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A song of ice and fire--chapter one

(2008-07-12 14:04:35)
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杂谈

The morning had dawned clear and cold, with a crispness that hinted at the end of summer. They set forth at daybreak to see a man beheaded, twenty in all, and Bran rode among them, nervous with excitement. This was the first time he had been deemed old enough to go with his lord father and his brothers to see the king’s justice done. It was the ninth year of summer, and the seventh of Bran’s life.
   The man had been taken outside a small holdfast in the hills. Robb thought he was a wildling, his sword sworn to Mance Rayder, the King-beyond-the-Wall. It made Bran’s skin prickle to think of it. He remembered the hearth tales Old Nan told them. The wildlings were cruel men, she said, slavers and slayers and thieves. They consorted with giants and ghouls, stole girl children in the dead of night, and drank blood from polished horns. And their women lay with the Others in the Long Night to sire terrible half-human children.
   But the man they found bound hand and foot to the holdfast wall awaiting the king’s justice was old and scrawny, not much taller than Robb. He had lost both ears and a finger to frostbite, and he dressed all in black, the same as a brother of the Night’s Watch, except that his furs were ragged and greasy.
   The breath of man and horse mingled, steaming, in the cold morning air as his lord father had the man cut down from the wall and dragged before them. Robb and Jon sat tall and still on their horses, with Bran between them on his pony, trying to seem older than seven, trying to pretend that he’d seen all this before. A faint wind blew through the holdfast gate. Over their heads flapped the banner of the Starks of Winterfell: a grey direwolf racing across an ice-white field.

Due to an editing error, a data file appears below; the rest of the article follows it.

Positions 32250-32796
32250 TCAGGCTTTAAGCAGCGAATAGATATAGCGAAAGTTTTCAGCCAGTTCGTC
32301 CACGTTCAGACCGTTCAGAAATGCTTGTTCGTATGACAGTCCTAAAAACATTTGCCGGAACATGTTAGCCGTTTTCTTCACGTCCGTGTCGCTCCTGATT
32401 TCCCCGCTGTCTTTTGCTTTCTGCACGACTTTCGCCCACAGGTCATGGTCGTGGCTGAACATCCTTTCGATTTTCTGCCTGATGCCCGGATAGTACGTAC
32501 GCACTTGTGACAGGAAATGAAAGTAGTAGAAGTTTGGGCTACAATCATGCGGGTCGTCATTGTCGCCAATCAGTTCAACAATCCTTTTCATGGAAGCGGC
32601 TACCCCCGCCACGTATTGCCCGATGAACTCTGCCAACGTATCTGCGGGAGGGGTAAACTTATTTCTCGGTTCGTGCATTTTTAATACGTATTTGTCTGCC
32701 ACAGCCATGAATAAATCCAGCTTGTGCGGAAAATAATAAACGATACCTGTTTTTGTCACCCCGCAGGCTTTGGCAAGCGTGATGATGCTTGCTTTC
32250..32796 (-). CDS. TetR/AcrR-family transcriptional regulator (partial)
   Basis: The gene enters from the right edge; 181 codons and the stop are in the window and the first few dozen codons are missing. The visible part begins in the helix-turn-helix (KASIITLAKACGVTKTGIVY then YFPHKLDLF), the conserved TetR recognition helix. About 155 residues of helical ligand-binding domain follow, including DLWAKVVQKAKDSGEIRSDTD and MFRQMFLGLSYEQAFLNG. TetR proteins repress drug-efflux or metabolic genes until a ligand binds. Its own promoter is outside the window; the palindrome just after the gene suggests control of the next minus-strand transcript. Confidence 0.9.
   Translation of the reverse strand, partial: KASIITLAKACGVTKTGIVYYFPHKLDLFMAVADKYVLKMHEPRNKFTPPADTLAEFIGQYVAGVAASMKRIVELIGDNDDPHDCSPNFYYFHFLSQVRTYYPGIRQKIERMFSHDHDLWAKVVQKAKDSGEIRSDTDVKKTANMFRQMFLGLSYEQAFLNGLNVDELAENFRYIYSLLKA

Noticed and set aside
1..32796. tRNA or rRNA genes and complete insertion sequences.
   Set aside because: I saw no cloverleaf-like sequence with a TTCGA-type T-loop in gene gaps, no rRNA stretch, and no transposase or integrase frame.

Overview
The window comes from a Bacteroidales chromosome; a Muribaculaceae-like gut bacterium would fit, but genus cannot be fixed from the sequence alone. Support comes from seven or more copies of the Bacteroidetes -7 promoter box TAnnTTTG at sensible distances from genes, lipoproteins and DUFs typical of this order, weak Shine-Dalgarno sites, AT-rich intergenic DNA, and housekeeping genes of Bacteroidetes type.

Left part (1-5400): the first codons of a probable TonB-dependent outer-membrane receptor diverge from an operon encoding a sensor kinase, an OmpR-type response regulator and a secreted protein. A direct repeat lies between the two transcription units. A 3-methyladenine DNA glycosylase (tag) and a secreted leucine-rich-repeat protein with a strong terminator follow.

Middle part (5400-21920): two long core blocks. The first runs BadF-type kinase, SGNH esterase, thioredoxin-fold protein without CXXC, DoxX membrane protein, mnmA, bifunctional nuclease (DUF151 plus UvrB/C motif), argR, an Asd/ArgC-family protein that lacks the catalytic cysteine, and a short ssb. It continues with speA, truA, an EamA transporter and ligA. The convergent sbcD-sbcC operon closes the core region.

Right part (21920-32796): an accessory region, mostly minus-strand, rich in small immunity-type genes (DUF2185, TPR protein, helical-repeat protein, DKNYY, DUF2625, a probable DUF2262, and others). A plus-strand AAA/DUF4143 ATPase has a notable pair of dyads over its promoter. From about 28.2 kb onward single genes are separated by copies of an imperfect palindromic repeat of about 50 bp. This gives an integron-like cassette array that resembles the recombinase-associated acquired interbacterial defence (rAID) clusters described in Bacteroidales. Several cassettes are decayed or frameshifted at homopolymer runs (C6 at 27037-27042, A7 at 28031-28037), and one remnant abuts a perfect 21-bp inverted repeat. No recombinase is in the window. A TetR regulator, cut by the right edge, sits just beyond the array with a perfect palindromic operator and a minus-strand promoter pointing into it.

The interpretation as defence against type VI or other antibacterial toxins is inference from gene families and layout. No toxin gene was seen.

Bran’s father sat solemnly on his horse, long brown hair stirring in the wind. His closely trimmed beard was shot with white, making him look older than his thirty-five years. He had a grim cast to his grey eyes this day, and he seemed not at all the man who would sit before the fire in the evening and talk softly of the age of heroes and the children of the forest. He had taken off Father’s face, Bran thought, and donned the face of Lord Stark of Winterfell.
   There were questions asked and answers given there in the chill of morning, but afterward Bran could not recall much of what had been said. Finally his lord father gave a command, and two of his guardsmen dragged the ragged man to the ironwood stump in the center of the square. They forced his head down onto the hard black wood. Lord Eddard Stark dismounted and his ward Theon Greyjoy brought forth the sword. “Ice,” that sword was called. It was as wide across as a man’s hand, and taller even than Robb. The blade was Valyrian steel, spell-forged and dark as smoke. Nothing held an edge like Valyrian steel.
   His father peeled off his gloves and handed them to Jory Cassel, the captain of his household guard. He took hold of Ice with both hands and said, “In the name of Robert of the House Baratheon, the First of his Name, King of the Andals and the Rhoynar and the First Men, Lord of the Seven Kingdoms and Protector of the Realm, by the word of Eddard of the House Stark, Lord of Winterfell and Warden of the North, I do sentence you to die.” He lifted the greatsword high above his head.
   Bran’s bastard brother Jon Snow moved closer. “Keep the pony well in hand,” he whispered. “And don’t look away. Father will know if you do.”
   Bran kept his pony well in hand, and did not look away.
   His father took off the man’s head with a single sure stroke. Blood sprayed out across the snow, as red as summerwine. One of the horses reared and had to be restrained to keep from bolting. Bran could not take his eyes off the blood. The snows around the stump drank it eagerly, reddening as he watched.
   The head bounced off a thick root and rolled. It came up near Greyjoy’s feet. Theon was a lean, dark youth of nineteen who found everything amusing. He laughed, put his boot on the head, and kicked it away.